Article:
So when I started to suffer from severe anxiety I knew that it was my fault.

In my Junior year of high school I felt ill and so I stayed home from school—at first for a day and then for a week and finally for a month. I went to the doctor almost every day. I had more needle marks in my arm than a heroin addict, because they were taking blood samples almost constantly. I went from specialist to specialist and no one could tell me what was wrong. As I got further behind in school my symptoms got worse, and I then started to have panic attacks. The doctors told me later that I’d contracted a virus which my body had fought off, but my immune system wasn’t aware that it was gone so it kept chewing me up from the inside. The panic attacks were linked to my physical condition, my lack of sleep, and my anxiety over school.

Different people have panic attacks in different ways, but for me it was like this—I lost control of my body and I broke down sobbing wherever I was. At the zenith of my mental deterioration it was happening several times a day. I didn’t ever want to leave my house, or my room, or my bed. Every night I prayed for God to take control. “I don’t know what to do, God, I need to you to show me.” But he never did, and that is when I started to lose my faith.

For that month, games were my way of regaining control and my way of being controlled. I played games that were easy and empowering. Japanese games, mostly. It was comforting to inhabit worlds where I could instigate tangible self improvement, and it was comforting to let those worlds inhabit my mind.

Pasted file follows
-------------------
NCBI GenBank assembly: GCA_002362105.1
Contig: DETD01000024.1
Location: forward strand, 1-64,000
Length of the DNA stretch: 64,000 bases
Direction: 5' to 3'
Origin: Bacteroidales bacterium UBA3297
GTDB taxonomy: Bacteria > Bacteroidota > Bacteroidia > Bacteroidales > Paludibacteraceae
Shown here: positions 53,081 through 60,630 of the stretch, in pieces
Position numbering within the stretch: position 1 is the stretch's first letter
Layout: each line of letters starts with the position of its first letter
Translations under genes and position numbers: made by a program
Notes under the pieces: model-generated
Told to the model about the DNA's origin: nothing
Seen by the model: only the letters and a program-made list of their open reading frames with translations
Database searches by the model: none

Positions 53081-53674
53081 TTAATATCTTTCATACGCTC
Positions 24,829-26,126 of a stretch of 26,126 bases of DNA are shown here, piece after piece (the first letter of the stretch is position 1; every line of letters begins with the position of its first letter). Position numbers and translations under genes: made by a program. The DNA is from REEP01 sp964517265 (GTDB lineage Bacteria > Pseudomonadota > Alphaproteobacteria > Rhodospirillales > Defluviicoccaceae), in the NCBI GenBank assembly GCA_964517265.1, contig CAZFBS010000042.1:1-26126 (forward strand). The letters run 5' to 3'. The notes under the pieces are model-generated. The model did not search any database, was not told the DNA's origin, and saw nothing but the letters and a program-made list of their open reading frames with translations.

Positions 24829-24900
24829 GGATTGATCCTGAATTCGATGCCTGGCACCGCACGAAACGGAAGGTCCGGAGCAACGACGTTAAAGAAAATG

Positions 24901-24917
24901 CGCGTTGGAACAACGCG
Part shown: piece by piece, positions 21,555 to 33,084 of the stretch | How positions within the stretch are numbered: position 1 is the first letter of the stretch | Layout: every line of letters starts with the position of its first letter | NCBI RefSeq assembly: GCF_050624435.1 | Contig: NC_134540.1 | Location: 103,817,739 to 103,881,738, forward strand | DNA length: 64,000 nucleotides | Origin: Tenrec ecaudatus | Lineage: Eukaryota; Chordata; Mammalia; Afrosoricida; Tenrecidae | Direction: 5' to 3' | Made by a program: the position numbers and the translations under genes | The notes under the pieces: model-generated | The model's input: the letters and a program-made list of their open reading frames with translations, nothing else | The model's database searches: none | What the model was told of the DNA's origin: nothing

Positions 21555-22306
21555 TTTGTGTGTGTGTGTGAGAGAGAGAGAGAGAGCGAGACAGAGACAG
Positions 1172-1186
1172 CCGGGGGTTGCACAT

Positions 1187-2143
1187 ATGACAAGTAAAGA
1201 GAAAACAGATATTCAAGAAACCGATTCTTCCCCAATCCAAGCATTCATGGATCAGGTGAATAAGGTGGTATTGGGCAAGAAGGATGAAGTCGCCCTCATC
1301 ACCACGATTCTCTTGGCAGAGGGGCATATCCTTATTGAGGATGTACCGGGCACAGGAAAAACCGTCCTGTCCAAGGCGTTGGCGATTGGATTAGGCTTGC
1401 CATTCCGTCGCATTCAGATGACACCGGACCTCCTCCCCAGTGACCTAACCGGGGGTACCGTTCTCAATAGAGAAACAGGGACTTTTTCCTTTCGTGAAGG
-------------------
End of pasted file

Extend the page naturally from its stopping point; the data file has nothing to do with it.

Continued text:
It’s been a long time since high school, and I don’t struggle with anxiety anymore. I do, however, still love the measurable and attainable goals of games. Games are a way to assert control—if not over your life, over the lives of others. If The Sims is about playing God, you’re playing an active, meddling God. Life is a series of small choices, and it doesn’t matter how fervently you believe in him or how thoroughly you want to surrender control to him, Jesus will never make sure that you take a shower before you go to work.

While I no longer believe that I can give control of my life to God, I do believe that it’s important to come to terms with the fact that there’s a hell of a lot that we’ll never be able to control. It’s less scary when you believe that nothing is up to chance, and that everything is a part of some larger plan, but hey—if you ask me, lack of control is what makes life interesting.

Second Person Shooter 2:The Reckoning

Hello, my friends! It has been a long time since we have conversed on the ways of video games under the cool blue moon. But do not fear! We are back, Laura and I, to facilitate fascinating discussions, to tickle your brain cells, to ruffle your hair affectionately through the tubes of the internet, and to bend your kind internet ears. Yes, we have returned from our long journey across the empty deserts of academia, and now we are thirsty. Thirsty for games.